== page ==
and they DIED IN A FEW DAYS!

therefore they did NOT DIE FROM SECONDARY INFECTIONS - as cunningham WRONGLY ASSERTS - ["The main way that flu kills is by predisposing its victims to "superinfection" by bacterial illnesses - in 1918, we had no antibiotics for these superimposed infections, but now we have plenty."]

antibiotics will have ZERO EFFECT - for those with the flu or as a prophylactic.

if the 1918 flu were to strike today, we would fare just as badly. perhaps worse because the world is - in a fiogurative senmse - a smaller place inwhgich more people from more places interact closely and spread germs.

IF ND WHEN the current bird flu morphs into a human2human from, we are "cooked" - until a vaccine is made and is made available - which will take alot of time.

we do not even have the inductrial capaciy to make enough, RIGHT NOW.

be prepared; hard timers are coming. i know not when. but PROBABLY within the next few years and maybe next year.

Posted by: reliapundit at October 17, 2005 08:58 PM

Geez, reliapundit, what are your credentials for making such a harsh condemnation of Cunningham's statement. Seems that every year we have a flu scare that stampedes people to get flu vaccinations. Could there be an agenda here? It also seems that every year the same proportion of people with or without vaccinations get the flu with much less then the predicted number of deaths. Is this going to be the year for a wide spread flu epidemic? No one knows. After 'crying wolf' every year who can believe CDC.

Oh, yes, in all those past years, I have never gotten a flu vaccination (I am 70 now) and I have never gotten the flu. Could be that Cunningham is right about at least one thing.

Posted by: docdave at October 18, 2005 06:26 PM

facts are facts. you can look it up: most of the 1918 victims were young men - 18-35, and most died in 3 days.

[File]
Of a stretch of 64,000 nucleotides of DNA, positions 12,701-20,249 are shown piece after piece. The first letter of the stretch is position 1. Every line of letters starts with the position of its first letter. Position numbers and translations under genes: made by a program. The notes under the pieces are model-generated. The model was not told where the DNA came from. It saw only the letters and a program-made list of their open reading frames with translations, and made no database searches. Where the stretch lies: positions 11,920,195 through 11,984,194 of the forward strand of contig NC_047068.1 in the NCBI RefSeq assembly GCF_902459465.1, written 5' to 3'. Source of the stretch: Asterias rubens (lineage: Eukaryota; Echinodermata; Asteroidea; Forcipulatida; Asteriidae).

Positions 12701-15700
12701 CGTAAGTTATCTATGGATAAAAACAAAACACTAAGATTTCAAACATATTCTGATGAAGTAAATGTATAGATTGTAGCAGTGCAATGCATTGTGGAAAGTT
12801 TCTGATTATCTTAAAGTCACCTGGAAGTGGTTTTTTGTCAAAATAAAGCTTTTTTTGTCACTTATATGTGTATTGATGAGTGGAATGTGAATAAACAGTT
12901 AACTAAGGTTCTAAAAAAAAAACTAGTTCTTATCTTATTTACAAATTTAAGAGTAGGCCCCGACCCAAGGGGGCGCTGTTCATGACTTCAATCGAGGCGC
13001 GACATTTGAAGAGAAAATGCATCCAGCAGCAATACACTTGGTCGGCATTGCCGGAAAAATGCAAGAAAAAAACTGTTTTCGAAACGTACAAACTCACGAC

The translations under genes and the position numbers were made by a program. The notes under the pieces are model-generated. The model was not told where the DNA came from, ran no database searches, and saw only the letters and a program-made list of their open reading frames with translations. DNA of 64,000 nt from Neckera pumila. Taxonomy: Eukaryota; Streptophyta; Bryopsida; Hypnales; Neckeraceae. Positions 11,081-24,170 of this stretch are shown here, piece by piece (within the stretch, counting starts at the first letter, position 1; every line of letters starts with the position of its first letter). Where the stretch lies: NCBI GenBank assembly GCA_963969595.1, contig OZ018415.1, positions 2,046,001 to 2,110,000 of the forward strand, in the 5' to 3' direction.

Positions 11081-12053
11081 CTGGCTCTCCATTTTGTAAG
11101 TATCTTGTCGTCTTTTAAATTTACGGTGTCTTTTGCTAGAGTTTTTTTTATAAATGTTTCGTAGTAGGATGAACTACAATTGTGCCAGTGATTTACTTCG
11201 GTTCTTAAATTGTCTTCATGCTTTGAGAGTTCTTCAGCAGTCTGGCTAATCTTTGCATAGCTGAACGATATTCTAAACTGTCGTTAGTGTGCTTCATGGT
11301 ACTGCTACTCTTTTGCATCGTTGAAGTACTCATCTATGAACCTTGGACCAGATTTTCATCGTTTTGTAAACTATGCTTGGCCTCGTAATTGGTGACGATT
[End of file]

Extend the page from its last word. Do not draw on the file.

they did not die from secondary/"superimposed" infections as cunningham ERRONEOUSLY offered.

therefore, his argument that antibiotics and other medical interventions to deal with these superimposed infectioins is WRONG.

that is NOT to say we will have a pandemic at all. the bird flu does NOT have to mutate into a human2human form.

but if it does, it can spread VERY fast, and kill a lot of people before it burns out and before any vaccine is available to a significant percentage of the population.

these are facts.

like'em or not. a fact is a fact.

this is not fearmongering. we shouold be prepared. and arguing that we have plentantibiotics around is NOT a good way to get prepared.

we need a sense of URGENCY about this POTENTIAL problem becasue the downside is so bad.

and by the time it is an EMERGENCY it will be too late to do ANYTHING.


Posted by: reliapundit at October 18, 2005 10:00 PM

Reliapundit is right about the demographics of death in 1918. A fabulous book from a couple of years ago about the 1918 influenz, called Books: The Great Influenza: The Epic Story of the Deadliest Plague In History pretty much spells out the details. Apparently that flu hyperactivated the immune system and the strongest humane systems were in the young adult range. It's unclear whether, if that flu were to strike today, modern antibiotics would be of any use in quelling this immediate and violent immune system response. I'm with CY that this is something different and worth being afraid of. I'd rather have an over reaction now, which results in vaccine research and drug stock piling, then place my hopes in a belief that this might end up being a tempest in a teapot. We're long overdue for something like this, and the 50% mortality rate for those who have gotten avian flu demands vigilance.

Posted by: Bookworm at October 20, 2005 08:57 PM